April 15th, 2010


Race in Novels


I've been working on an article for Let The Words Flow in which I discuss planning books vs. letting them happen 'naturally'. It got me thinking... back when I was on FictionPress, writing Antebellum for the first time, I had no idea how the story would turn out. I didn't even have any ideas for a sequel, much less a trilogy. And then a reviewer said this to me:

"I love your story, but there aren't any black people. Could we maybe have a black character? :-)"

Her comment distressed me, firstly because she had assumed that all of my characters were white, when in fact I had been very careful to describe everyone in as general terms as possible so that their appearance could be super-imposed by the reader. (Actually, we find out later that everyone is pretty much descended from a mix of white and hispanic people, so they're all varying shades of color).

Secondly, I was forced to confront my own inherent racism when thinking about main characters. I don't mean racism as in believing badly about one race or another, I mean that I was conditioned to assume a character was white until told otherwise, and part of that had bled over into my writing. Frankly, all my characters looked white in my head, even though I knew their technical ancestries.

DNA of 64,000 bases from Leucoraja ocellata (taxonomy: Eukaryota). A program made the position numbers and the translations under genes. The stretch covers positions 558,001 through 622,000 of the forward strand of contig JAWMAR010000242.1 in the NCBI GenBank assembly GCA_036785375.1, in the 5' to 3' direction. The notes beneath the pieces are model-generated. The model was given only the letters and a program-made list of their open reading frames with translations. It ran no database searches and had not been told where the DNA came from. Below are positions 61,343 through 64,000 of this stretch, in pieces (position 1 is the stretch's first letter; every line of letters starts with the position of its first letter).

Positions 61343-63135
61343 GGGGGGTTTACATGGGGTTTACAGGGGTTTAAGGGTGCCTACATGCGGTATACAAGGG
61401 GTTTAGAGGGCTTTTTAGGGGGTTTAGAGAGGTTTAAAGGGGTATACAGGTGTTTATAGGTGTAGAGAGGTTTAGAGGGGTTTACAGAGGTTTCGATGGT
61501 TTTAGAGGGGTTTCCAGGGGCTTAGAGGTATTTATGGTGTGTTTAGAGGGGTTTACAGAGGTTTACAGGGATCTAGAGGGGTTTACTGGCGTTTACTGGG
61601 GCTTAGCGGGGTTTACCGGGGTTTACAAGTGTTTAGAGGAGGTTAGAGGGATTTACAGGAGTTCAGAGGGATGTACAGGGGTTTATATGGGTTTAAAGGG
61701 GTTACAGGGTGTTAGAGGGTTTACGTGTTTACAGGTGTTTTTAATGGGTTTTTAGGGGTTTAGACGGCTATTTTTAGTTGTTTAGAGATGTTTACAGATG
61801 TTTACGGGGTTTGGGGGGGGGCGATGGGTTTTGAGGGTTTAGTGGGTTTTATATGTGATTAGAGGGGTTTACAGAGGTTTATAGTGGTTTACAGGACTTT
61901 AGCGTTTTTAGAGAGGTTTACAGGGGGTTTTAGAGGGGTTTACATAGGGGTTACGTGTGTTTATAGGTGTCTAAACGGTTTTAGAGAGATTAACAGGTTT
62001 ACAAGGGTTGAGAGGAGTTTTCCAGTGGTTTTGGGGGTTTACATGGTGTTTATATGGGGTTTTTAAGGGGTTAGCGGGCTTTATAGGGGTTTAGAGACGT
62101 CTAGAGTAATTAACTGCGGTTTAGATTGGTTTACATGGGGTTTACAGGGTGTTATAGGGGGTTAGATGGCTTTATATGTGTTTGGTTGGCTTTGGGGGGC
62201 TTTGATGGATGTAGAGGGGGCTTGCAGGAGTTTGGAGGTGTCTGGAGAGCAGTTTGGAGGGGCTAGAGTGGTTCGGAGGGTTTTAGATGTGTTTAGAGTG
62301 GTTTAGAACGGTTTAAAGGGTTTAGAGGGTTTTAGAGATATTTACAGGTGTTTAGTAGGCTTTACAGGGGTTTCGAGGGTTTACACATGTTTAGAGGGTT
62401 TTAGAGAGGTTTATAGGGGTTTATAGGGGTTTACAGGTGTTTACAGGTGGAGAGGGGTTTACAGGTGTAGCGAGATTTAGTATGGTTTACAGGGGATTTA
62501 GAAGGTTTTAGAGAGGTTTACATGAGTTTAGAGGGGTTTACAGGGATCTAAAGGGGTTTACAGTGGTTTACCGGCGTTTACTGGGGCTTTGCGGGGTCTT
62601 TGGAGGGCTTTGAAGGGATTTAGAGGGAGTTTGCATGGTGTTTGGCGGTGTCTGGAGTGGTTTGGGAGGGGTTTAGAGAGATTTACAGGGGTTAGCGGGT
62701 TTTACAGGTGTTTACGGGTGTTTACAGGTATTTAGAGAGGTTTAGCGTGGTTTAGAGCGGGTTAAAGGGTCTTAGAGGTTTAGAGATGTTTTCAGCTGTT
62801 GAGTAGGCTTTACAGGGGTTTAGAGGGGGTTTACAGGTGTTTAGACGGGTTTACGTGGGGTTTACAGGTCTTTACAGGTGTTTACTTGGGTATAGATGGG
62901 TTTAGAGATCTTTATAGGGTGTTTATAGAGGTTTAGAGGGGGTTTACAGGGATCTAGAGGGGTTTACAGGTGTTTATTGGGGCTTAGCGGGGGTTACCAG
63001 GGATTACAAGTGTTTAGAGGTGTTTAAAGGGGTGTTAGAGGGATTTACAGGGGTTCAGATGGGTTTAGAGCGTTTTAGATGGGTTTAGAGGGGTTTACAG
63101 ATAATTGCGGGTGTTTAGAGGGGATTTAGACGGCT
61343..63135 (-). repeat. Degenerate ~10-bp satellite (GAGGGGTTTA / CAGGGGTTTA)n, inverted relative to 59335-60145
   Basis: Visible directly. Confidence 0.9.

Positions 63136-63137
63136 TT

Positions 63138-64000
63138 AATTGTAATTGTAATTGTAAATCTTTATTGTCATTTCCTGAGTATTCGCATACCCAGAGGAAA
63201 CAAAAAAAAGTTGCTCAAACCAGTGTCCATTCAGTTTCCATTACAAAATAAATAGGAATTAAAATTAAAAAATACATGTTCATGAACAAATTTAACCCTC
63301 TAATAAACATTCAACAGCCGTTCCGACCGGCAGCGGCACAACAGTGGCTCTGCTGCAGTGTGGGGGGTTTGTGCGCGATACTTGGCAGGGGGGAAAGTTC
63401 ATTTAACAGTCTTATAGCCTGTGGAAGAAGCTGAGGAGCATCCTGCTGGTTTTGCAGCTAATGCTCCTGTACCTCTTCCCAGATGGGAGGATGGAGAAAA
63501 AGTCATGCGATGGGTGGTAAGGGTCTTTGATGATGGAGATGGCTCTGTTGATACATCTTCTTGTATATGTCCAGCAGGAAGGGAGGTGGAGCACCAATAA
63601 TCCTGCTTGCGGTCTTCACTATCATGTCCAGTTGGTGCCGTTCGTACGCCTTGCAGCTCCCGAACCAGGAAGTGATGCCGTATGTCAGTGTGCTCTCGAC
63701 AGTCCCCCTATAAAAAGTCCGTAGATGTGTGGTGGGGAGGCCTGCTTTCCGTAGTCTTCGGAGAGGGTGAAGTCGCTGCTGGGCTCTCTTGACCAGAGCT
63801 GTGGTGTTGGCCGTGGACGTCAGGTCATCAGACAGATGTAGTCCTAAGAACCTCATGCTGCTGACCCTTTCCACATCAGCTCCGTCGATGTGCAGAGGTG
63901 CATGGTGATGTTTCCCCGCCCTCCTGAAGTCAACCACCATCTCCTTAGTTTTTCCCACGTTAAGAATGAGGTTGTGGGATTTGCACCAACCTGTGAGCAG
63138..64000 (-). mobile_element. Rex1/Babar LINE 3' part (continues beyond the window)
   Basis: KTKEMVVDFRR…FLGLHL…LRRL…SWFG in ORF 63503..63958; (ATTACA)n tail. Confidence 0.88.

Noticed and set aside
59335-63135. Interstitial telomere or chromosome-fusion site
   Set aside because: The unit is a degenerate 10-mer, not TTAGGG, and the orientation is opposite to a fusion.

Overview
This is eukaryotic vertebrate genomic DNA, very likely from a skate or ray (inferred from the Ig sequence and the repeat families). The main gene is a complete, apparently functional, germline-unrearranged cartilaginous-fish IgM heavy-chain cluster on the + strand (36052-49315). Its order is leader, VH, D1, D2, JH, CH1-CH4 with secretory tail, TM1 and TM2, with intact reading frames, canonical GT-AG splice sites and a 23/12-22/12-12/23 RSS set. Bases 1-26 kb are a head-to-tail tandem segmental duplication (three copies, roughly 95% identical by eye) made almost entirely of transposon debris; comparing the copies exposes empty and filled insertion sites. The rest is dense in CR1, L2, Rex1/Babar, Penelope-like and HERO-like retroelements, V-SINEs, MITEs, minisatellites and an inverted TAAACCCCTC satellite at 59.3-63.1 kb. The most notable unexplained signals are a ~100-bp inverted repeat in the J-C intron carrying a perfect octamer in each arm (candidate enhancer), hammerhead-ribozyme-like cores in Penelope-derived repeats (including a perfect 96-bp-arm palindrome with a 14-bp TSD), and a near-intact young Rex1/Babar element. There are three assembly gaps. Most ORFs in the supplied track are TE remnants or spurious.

So after that reader confronted me about the inherent 'whiteness' of my characters, I decided to add a few black characters, mostly to please her :-)

Enter Charoleen, and later Mercoush. For those unfamiliar with my stories, Charoleen is a friend of my main character who went into politics and is now the Representative for their region. Mercoush is an Equal (a man held on an equal platform with women) from their world's equivalent of Washington DC. Char and Mer are involved romantically :-)

Originally I created these two characters to please my readers, but then something unexpected happened: Char and Mercoush revealed that they were part of a pro-equality movement, and wanted my main character to join them.

And from that revelation, I developed enough plot line for a trilogy.

Having just finished editing the book after Antebellum, Apostasy, (I cut 20,000 words, hooray!), I was reflecting on the origins of my story, and remembered where I got the idea for Charoleen and Mercoush in the first place.

So while I'm a fan of outlining now, if I hadn't have written Antebellum on the fly, with input from my FP reviewers, I probably would never have gotten those characters, or my series out of it.

Thank you, lone reviewer, wherever you are. :-D